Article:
From Facebook, a remarkable picture and post from Lady Gaga:
Thank you Father Duffell for a beautiful homily as always and lunch at my pop’s restaurant. I was so moved today when you said.. “The Eucharist is not a prize for the perfect but the food that God gives us.” – Father Duffell, Blessed Sacrament Church
Father John Duffell was profiled in The New York Timesa few years back, and gained some media attention for growing his parish using innovative methods of outreach and liturgy:
At a time when the Roman Catholic Church is grappling with sexual abuse scandals, a shortage of priests and the consolidating of churches and schools in many urban areas, including dozens in New York City, Ascension stands as just one example of a parish that remains a vibrant presence in the lives of its ever-changing — and still growing — congregation.
The church has remained relevant for more than 1,500 parishioners not just by varying music styles, but by adapting to the shifting neighborhood and times. At a shrine in one corner of the church, there are pictures of Virgin Marys from across the world. A martini night has replaced coffee hour after Sunday evening Mass. There are citizenship and English classes for immigrants, an active lay leadership and welcoming messages to gays and lesbians.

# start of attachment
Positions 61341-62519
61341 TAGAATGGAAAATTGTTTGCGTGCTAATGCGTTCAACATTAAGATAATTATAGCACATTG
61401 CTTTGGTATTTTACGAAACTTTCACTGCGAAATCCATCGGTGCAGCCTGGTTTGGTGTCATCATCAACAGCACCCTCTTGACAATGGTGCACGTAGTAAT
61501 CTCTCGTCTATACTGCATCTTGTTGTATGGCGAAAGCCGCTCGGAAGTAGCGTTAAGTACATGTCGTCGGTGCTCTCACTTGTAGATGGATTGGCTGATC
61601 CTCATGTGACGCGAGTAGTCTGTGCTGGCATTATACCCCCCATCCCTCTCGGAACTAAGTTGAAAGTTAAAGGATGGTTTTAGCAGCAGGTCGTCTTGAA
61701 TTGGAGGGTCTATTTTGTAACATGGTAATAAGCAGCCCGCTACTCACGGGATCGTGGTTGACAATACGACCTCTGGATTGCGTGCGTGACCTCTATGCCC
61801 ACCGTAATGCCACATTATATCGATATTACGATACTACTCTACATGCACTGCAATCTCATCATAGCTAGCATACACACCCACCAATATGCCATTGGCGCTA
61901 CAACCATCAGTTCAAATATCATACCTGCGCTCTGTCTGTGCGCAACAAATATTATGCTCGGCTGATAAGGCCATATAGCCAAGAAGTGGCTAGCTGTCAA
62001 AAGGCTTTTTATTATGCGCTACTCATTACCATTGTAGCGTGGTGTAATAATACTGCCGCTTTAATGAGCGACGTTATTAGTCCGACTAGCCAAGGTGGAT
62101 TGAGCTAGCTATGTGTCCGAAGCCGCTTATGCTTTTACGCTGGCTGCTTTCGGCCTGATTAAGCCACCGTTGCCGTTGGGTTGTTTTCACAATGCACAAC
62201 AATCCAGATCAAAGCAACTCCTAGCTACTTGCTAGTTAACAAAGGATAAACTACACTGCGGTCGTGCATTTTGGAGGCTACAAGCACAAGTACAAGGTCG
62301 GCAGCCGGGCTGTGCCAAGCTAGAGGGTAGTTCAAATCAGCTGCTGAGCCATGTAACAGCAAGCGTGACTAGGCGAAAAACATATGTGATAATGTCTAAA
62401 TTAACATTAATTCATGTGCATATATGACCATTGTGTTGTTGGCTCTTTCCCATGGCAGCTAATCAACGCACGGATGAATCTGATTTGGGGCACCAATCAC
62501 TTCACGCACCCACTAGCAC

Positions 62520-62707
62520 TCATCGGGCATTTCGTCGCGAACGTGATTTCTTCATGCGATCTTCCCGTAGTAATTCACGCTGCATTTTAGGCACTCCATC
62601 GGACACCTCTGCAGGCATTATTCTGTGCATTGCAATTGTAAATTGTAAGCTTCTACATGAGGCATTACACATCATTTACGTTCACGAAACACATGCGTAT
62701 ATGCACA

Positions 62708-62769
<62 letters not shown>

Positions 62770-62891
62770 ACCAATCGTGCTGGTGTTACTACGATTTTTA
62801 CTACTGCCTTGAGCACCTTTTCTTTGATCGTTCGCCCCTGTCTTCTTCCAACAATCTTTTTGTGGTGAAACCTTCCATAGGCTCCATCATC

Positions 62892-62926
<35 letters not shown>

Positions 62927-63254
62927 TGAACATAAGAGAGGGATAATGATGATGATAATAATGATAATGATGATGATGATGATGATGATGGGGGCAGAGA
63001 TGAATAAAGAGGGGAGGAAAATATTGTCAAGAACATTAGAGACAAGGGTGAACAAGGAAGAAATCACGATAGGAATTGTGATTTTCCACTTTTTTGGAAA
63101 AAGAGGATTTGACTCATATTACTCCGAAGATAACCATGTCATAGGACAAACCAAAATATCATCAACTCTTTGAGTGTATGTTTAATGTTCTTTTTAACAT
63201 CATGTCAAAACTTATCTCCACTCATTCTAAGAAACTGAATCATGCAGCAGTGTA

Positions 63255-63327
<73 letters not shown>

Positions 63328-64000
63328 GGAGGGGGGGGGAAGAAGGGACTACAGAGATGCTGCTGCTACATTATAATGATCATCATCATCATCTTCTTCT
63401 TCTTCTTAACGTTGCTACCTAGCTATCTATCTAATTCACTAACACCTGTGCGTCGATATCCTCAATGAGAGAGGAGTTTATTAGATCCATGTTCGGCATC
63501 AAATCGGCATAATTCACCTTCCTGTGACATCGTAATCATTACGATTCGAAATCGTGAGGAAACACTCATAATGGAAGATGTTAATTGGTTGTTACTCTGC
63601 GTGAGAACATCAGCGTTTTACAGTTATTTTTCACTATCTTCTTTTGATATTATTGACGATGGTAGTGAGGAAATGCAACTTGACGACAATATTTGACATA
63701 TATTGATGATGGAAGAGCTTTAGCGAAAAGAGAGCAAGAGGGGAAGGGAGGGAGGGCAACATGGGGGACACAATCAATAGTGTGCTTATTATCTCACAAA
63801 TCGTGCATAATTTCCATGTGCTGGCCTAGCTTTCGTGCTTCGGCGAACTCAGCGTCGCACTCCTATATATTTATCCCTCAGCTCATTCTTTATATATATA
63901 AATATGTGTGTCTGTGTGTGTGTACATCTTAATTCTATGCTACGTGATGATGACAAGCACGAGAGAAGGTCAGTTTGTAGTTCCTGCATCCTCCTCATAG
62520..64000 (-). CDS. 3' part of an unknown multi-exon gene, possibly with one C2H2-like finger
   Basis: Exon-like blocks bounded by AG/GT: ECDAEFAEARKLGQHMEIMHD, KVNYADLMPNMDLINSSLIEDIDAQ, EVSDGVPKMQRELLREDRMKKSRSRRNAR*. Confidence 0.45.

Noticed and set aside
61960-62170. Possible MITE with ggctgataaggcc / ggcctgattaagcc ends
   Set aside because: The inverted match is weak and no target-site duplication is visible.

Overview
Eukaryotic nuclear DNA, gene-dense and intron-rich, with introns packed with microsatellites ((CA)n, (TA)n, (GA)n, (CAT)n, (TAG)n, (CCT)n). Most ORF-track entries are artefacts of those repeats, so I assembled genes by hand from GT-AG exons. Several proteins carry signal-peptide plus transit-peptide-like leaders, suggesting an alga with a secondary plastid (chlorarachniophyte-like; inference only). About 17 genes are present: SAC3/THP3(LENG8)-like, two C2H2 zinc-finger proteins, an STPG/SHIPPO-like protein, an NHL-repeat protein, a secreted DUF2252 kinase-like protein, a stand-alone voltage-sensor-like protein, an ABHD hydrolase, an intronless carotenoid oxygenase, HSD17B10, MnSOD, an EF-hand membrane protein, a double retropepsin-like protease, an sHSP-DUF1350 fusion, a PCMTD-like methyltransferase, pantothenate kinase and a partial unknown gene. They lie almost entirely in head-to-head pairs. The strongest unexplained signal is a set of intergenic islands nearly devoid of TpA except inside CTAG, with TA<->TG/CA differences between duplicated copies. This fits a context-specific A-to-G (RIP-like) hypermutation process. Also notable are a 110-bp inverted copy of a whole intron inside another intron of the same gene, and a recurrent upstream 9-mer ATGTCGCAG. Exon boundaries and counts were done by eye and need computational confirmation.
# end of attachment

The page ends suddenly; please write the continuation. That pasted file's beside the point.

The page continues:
…For the young, there are more avant-garde ways of worship, like the Sunday evening jazz Mass. Started in 1999, the service attracts 200 to 300 people, and a vast majority are under 40. The jazz service has all the traditional rites, and Father Duffell delivers a nearly identical homily as at the more formal morning service. But instead of a choir there is a jazz trio, and parishioners are often young Catholics who are attending Mass for the first time in years.
“It doesn’t feel like you’re in church. For some people that’s a bad thing, but for a lot of us, it’s a great and exciting feeling,” said Rosa Arenas, 33, a legal translator who grew up in the neighborhood and returned to the parish as an adult. “This is my sanctuary, at any time. There’s just a sense of hope and renewal that I have every time I walk in.”
Lady Gaga—formerly known as Stefani Joanne Angelina Germanotta —attended the Convent of the Sacred Heart School in New York, and has been a big fundraiser for it in the past.
She’s also an outspoken activist for LGBT issues and, according to her biography, was reportedly ordained a minister for the Universal Life Church Monastery, so she could preside at the wedding of two women friends.